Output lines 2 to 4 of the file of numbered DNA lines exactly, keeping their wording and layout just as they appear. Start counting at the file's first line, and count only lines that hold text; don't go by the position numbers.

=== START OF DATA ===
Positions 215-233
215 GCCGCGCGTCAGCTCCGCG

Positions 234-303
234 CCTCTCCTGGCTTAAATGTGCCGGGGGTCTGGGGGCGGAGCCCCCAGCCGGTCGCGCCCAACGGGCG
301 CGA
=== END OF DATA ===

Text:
215 GCCGCGCGTCAGCTCCGCG

Positions 234-303
234 CCTCTCCTGGCTTAAATGTGCCGGGGGTCTGGGGGCGGAGCCCCCAGCCGGTCGCGCCCAACGGGCG